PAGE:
That’s What I Am more than just a coming-of-age tale

Were kids just as mean 50 years ago as they were today?  The quote “It has often been said that children are cruel” is displayed at the beginning of That’s What I Am, a remarkable, uplifting exploration of a boy’s journey to manhood amongst the discrimination and trials of a 1960s middle-school.

Written and directed by Mike Pavone, That’s What I Am tells the story of 12-year-old Andy Nichol (Chase Ellison) who is paired with a social outcast for a group project. The outcast, known as “Big G,” (Alexander Walters) is a too-tall, big-eared red head with a geeky demeanor.  The pairing, engineered by beloved teacher Mr. Simon (Ed Harris), facilitates Andy’s journey into the geek world, and sets him off on a wild journey of discovery.

After a dramatic school-yard fight, a boy is suspended after being caught by Mr. Simon.  The boy’s father retaliates with a vicious rumor about Mr. Simon’s sexuality. Meanwhile, Big G gathers the courage to confront a school bully. Amidst all these happenings, Andy attempts to survive middle school, get his first kiss, and learn about dignity from an unlikely source: Big G.

That’s What I Am deals with some intense subjects, bullying, prejudice and discrimination, but maintains a humor and a light heart that is central to the film’s success. Nevertheless, we encounter several different forms of bullying in the film, in several different age groups. Big G is subjected to daily ridicule, due to his awkward appearance and geeky demeanor. Other school children are bullied throughout the film.  Mr. Simon is baselessly accused of being a homosexual by an angry parent.  We are reminded that bullying is not age-specific, and that the consequences can be severe for all involved.

This is a film with definite morals, but it delivers them without seeming preachy.  One of film’s central messages is summarized in a phrase created by Mr. Simon.  Mr. Simon entered a local newspaper contest to summarize the way to peace in 25 words or less, and his winning four-word answer was “Human Dignity + Compassion = Peace.”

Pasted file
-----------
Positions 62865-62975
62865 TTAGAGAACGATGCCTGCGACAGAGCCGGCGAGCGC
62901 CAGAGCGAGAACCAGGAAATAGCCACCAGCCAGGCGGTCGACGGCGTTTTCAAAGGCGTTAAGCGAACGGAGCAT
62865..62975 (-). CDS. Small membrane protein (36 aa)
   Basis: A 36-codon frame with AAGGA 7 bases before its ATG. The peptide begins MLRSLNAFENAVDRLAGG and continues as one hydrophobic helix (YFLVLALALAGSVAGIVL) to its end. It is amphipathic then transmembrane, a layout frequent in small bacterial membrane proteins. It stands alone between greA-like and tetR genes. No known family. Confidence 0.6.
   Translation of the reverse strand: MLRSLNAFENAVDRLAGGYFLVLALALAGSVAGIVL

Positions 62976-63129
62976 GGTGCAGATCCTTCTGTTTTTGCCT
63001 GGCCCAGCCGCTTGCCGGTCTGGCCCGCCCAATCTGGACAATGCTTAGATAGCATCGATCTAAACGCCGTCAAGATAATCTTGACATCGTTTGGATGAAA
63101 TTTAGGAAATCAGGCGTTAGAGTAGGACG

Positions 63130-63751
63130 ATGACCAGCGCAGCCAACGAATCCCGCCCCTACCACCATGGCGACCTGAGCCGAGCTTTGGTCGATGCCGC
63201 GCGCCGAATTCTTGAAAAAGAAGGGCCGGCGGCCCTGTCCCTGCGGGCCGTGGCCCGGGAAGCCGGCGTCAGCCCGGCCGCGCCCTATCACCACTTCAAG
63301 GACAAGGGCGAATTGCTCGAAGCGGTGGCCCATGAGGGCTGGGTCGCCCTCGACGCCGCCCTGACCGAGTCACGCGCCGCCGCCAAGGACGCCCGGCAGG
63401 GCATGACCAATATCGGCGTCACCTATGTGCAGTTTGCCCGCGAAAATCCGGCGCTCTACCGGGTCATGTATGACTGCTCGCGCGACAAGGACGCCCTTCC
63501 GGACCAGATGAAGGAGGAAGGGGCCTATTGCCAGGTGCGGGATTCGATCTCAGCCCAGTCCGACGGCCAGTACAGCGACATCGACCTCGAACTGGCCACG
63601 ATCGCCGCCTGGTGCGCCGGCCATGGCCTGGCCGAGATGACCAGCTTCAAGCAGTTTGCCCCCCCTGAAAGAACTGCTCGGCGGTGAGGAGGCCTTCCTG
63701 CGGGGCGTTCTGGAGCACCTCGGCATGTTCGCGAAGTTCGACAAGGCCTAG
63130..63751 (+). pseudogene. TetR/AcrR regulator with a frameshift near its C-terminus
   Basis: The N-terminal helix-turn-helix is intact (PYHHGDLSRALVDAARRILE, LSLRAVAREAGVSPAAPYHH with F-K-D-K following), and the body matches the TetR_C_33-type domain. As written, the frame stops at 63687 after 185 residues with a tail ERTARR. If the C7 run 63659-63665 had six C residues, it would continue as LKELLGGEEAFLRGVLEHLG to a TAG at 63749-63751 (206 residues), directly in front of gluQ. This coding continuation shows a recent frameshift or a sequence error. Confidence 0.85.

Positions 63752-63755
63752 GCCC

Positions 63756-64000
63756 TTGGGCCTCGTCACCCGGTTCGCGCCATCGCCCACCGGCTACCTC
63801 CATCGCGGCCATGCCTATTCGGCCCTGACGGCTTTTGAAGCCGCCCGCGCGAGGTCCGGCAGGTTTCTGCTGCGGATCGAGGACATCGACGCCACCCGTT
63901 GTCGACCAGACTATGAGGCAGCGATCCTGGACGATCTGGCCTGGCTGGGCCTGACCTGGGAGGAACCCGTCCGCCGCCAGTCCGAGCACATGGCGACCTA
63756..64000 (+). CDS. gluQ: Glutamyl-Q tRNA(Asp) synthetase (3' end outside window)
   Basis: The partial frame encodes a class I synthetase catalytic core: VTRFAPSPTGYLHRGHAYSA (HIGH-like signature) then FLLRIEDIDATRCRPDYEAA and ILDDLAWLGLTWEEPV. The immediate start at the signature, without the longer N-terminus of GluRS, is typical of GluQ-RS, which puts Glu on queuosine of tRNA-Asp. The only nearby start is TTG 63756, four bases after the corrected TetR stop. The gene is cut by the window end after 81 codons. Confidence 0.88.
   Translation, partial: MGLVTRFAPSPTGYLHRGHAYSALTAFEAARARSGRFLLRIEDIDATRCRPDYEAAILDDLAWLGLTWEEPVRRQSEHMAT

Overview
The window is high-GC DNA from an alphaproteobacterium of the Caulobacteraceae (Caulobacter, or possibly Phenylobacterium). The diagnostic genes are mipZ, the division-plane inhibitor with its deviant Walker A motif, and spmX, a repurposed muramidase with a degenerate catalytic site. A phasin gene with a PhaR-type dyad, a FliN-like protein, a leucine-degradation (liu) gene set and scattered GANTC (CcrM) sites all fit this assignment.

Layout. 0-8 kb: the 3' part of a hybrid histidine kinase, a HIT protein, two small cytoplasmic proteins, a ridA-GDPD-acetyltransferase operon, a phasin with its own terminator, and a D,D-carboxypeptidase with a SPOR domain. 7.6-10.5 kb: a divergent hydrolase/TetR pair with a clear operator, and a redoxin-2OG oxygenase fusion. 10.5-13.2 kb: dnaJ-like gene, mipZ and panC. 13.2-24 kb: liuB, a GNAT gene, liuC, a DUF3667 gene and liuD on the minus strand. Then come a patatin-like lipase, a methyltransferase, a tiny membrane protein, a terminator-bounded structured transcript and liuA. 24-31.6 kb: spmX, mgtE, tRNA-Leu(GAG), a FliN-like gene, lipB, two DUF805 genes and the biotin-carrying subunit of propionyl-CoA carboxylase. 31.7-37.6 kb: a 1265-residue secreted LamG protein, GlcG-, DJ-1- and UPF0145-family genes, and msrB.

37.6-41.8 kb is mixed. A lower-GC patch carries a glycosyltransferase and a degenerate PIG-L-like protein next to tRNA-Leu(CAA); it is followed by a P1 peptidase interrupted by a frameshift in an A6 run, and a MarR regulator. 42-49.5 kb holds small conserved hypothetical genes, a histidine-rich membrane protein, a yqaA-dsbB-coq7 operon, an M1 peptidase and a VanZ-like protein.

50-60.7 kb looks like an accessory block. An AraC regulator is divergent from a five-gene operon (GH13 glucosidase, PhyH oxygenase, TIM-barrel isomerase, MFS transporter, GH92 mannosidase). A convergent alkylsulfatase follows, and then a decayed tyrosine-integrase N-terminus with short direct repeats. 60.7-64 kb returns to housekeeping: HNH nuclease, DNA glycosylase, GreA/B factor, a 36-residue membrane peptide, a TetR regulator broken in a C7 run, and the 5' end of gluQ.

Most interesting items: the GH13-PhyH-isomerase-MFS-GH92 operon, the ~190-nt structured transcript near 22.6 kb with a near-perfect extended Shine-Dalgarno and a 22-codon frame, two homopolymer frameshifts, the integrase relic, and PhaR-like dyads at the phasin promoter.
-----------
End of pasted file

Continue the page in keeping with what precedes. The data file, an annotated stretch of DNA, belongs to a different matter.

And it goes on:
This road to peace runs through the emotional center of the film.

When Mr. Simon is accused of being a homosexual, he refuses to even dignify the question of his sexuality with an answer, even though it makes the situation more difficult.  Mr. Simon stands by his morals and demonstrates remarkable dignity—setting the tone for the rest of the film.

Although he is picked on the most in school, Big G is also the biggest kid. Even though Big G could be a bully and comes close to hurting a few of the meaner kids in the school, he always restrains himself.  He never abandons his moral base, even as he is pelted with insults and never stoops to the level of his torturers.  Both characters also display remarkable compassion. When learning of the allegations against him, Mr. Simon feels only compassion for his accusers. Big G never truly judges any of his torturers.

Helping the story along is a spot-on 1960s atmosphere that sucks us straight into the film and into the period right away. Bowties, tucked-in shirts and outdated hair styles adorn the screen, and even short-shorts make an appearance. A few well-placed bowler hats, and several even more well-placed vintage cars help set the period and prepare us to deal with the racism and homophobia of a different time period.

This film also perfectly encapsulates the awkward innocence of middle school; the young actors of the film never waver in their convincing portrayal of middle school awkwardness. That’s What I Am is also sure to inspire nostalgia in every audience member.  While this film will certainly not spark the same memories for every viewer, memories of awkward first kisses and awkward physical changes will surely come up.

This tender coming-of-age film will live or die with its smallest cast members, and That’s What I Am soars. It is an inspiring testament to integrity, compassion and the power of the human spirit.  Warm, inspiring and, above all, honest, That’s What I Am is powered by a surprisingly good young cast that is anchored with an amazing performance from Harris.  The acting is believable, and the student-teacher dynamic is portrayed perfectly.

That’s What I Am shows that bullying can come at all ages and in many different forms.  However, this film also shows that dignity and compassion can be found even in the youngest people among us.  Coming-of-age doesn’t necessarily mean becoming a mature, respectable person.  That’s What I Am demonstrates that one can never be too young to embark on the path to peace.

That’s What I Am hits theaters on April 29.


4 stars